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Roazen, Paul 1936–2005

Roazen, Paul 1936–2005

OBITUARY NOTICE—See index for CA sketch: Born August 14, 1936, in Boston, MA; died of complications from Crohn's disease, November 3, 2005, in Cambridge, MA. Political scientist, social scientist, educator, and author. Roazen was a professor of social and political science by profession, yet he also held an interest in psychoanalysis. This interest led him to write several controversial studies on Sigmund Freud and his colleagues and followers. An alumnus of Harvard University, he earned his A.B. in 1958 and Ph.D. in 1965. He remained at Harvard as an instructor and then assistant professor of government until 1971. At that time, he moved to Toronto, Ontario, Canada, to join the York University faculty. There he became a full professor of social and political science in 1974, retiring in 1995. An intense interest in Freud and psychoanalysis led Roazen to publish many books on these subjects, including Freud: Political and Social Thought (1968), Freud and His Followers (1975), How Freud Worked: First-Hand Accounts of Patients (1995), The Historiography of Psychoanalysis (2000), Oedipus in Britain: Edward Glover and the Struggle over Klein (2000), and Edoardo Weiss: The House That Freud Built (2005). These books did not make the author popular with Freuds many adherents, for Roazen pointed out many inconsistencies between the famous psychoanalyst's methods and his stated theories. Critics also complained that Roazen issued his criticisms from the standpoint of someone with no formal education in either psychology or psychoanalysis. Nevertheless, others complimented him for opening up psychoanalysis to the discipline of historiography, something that had not been previously explored. Roazen received validation for his work when he was made an honorary member of the American Psychoanalytic Association in 2004. Previously, in 1993, he was elected a fellow of the Royal Society of Canada.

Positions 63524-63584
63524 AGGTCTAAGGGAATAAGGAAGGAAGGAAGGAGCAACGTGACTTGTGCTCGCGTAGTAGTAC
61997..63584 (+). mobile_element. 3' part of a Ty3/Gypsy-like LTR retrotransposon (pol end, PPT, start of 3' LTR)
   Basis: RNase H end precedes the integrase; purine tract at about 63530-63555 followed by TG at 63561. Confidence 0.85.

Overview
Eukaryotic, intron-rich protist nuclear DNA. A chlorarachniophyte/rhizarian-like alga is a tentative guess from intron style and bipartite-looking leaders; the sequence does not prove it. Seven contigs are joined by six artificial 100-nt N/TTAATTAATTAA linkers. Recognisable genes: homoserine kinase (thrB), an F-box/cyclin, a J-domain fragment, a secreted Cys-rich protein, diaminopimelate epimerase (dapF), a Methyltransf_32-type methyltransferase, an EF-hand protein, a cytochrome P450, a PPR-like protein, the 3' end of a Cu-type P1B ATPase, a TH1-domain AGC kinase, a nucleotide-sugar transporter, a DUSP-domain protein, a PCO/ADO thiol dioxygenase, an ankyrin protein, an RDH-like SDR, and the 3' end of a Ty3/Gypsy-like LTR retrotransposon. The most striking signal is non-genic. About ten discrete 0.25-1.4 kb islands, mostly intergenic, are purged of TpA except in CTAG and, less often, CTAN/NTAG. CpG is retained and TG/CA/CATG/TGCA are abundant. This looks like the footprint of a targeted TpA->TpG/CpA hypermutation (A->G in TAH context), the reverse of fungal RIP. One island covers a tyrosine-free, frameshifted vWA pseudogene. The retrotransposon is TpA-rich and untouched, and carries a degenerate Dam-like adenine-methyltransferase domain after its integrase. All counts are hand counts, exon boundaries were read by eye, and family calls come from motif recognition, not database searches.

Independent (London, England), November 16, 2005, p. 62.

New York Times, November 23, 2005, p. A24.

Times (London, England), January 6, 2006, p. 69.

Washington Post, November 12, 2005, p. B6.

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